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Does Handlebar Compliance Make a Difference? We Teamed Up w/ Faction Bike Studio to Find Out

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Compliance this, compliance that. In the cycling world, we hear the word compliance quite frequently. Handlebars, in particular, are one of the components where the word gets thrown around a lot, with various brands claiming different levels of compliance and associated benefits to using their products. But what does that really mean and what impact does it have on performance in the real world? And, since there’s no standardized handlebar compliance test or rating scale, how do we actually know how different models compare in terms of stiffness/compliance? 

To learn more, we teamed up with Faction Bike Studio for mountain bike handlebar compliance testing. After testing the compliance of 42 handlebar models in Faction’s lab, we cherry-picked a small selection as a representative sample of the varying levels of compliance across the spectrum for blind rider testing to see how their differences translate on the trail. Check out the video above and keep reading for a little background on this project, what we learned, and Faction Bike Studio. And, if you’re looking for a new handlebar, we’ve rounded up our favorites in our guide to the best mountain bike handlebars.

What is Compliance?

Simon Ayotte testing handlebars

The word compliance is defined by the Merriam-Webster dictionary as: “the ability of an object to yield elastically when a force is applied.” While it means slightly different things depending on the context when we’re using it in relation to physics, it essentially is the property of a material or object deforming or flexing under load. Basically, it’s the opposite of stiffness.

In recent years, compliance has become a popular buzzword in the bike industry that is typically used to describe products that are intended or claimed to provide a certain level of forgiveness with the goal of enhancing comfort or control. Brands use this word to describe everything from bike frames, saddle rails, and wheels, to seemingly straightforward components like handlebars. 

While there are lots of riders out there who don’t think twice about their handlebar, there are plenty of folks who realize that there are significant differences and performance characteristics among the many brands, models, materials, and shapes of bars. Preferences vary, of course, with many riders preferring something stiff for super-precise handling and maximum control, others preferring something more compliant to take the edge off vibration and impact, and plenty of people aiming for the happy middle ground between the two extremes.

While compliance can undoubtedly play a major role in enhancing comfort by absorbing some impact and vibration, there are also other factors to consider when it comes to handlebars. Changes in geometry (rise, upsweep, and backsweep) and even the setup of your controls can affect your body position and wrist alignment. Choosing the right grips can also be a factor in getting the right fit for your hands or adding some cushioning and vibration absorption. Furthermore, proper suspension setup, the right tire pressure, or more compliant wheels can also help to reduce vibration and feedback that can otherwise be transmitted to your upper body.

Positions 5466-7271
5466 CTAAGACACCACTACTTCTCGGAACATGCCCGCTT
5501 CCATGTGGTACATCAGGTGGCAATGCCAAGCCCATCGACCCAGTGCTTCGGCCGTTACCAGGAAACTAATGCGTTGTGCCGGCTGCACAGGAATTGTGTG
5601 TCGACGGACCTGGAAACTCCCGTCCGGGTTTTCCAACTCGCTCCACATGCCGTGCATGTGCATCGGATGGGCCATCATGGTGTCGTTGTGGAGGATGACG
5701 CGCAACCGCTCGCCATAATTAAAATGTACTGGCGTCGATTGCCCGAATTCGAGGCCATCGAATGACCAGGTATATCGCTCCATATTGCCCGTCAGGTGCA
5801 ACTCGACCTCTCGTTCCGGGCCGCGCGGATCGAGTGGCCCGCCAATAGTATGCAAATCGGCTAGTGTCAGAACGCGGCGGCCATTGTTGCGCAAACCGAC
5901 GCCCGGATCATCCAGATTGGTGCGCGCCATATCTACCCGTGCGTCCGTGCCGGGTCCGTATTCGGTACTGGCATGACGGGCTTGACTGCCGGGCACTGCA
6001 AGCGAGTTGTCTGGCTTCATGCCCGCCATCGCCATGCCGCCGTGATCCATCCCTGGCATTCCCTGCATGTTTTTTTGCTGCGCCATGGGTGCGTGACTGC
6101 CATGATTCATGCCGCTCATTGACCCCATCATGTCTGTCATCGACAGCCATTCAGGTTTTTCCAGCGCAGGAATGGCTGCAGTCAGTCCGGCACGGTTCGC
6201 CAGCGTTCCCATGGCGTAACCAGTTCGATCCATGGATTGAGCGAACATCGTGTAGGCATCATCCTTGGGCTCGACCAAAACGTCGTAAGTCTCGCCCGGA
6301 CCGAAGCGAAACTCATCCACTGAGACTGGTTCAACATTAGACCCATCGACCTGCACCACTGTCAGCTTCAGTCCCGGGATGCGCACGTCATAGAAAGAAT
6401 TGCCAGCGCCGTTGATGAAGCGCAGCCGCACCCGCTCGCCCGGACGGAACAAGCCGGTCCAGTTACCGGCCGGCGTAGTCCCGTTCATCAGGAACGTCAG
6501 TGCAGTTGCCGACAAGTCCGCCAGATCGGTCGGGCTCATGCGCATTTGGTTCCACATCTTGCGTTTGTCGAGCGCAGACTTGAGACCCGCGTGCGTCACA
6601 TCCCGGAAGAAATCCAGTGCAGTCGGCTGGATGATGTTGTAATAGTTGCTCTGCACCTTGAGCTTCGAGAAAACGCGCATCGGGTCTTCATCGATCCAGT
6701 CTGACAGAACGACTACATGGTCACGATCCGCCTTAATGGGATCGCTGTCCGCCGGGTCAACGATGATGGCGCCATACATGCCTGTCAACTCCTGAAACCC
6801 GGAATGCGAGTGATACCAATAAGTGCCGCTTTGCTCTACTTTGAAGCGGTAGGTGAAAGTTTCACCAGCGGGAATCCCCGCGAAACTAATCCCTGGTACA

Handlebar testing with faction Bike Studio's Adam Robbins and Simon Ayotte
The goal of this project was to test the compliance of handlebars in Faction’s lab, then see if the differences were noticeable and what impact they had on performance on the trail. (Photo/Felix Burke)

Project Background

We’ve been in contact with Faction Bike Studio for the past couple of years, slowly but surely coming up with a plan to collaborate on a project together. After quite a bit of back and forth, a plan finally started to take shape in March of 2023. It was actually former Bikerumor team member, Jessie-May Morgan, who kicked off the handlebar compliance testing project at that time. 

The premise was fairly simple. Gather a wide selection of handlebars and perform a standardized, consistent, repeatable flex test on all of them in Faction’s test lab to determine their deflection, or level of compliance, in a controlled environment. Armed with that information, the next step was to do some blind rider testing to see if those differences were noticeable and how those lab test findings translate to use on the trail.

Simon Ayotte testing bars
Simon Ayotte testing the compliance of handlebars in the Faction Bike Studio test lab.

Lab Testing

I wasn’t present for the lab testing, but Simon Ayotte, Faction Bike Studio’s R+D Director who performed the lab testing, gave me the step-by-step rundown.

-Place the handlebar in the table clamp with the rise aligned vertically.

-Tighten screws to 5N.m.

-Put the weight clamp 65mm from the end of the handlebar. (adjust for bar length for consistency)

-Put the weight (42kg or 92.6 lbs) on the hook of the clamp. Note deflection.

From Simon: “We measured to make sure that the deflection was linear (like a coil spring), so it didn’t really matter the weight we chose, but we ended up with 42kg because that’s what we had lying around and it made for enough deflection to make measurements easy. One thing that is important to note, is that we adapted where we put the load depending on the bar length, so all measurements are comparable. Our baseline was 800mm bar width, where we put the load 65mm from the ends. So, for example, if we have an 820mm bar, we adjust the measure to 75mm, if the bar is 760mm wide we adjust the measure to 45mm. This way all deflections measured are “adjusted” for a standardized 800mm width.

This simple test provided a comparison of the compliance of each bar given the same amount of weight applied. The amount of deflection (flex) was recorded and a stiffness rating, which is essentially a spring rate, was given to each handlebar. Spring rate is the constant amount of force it takes a compression spring to travel an inch of distance, (or if using the metric system, a millimeter of distance). Since the metric numbers are quite small, we chose to express this in lbs/in so that the differences are more readily apparent.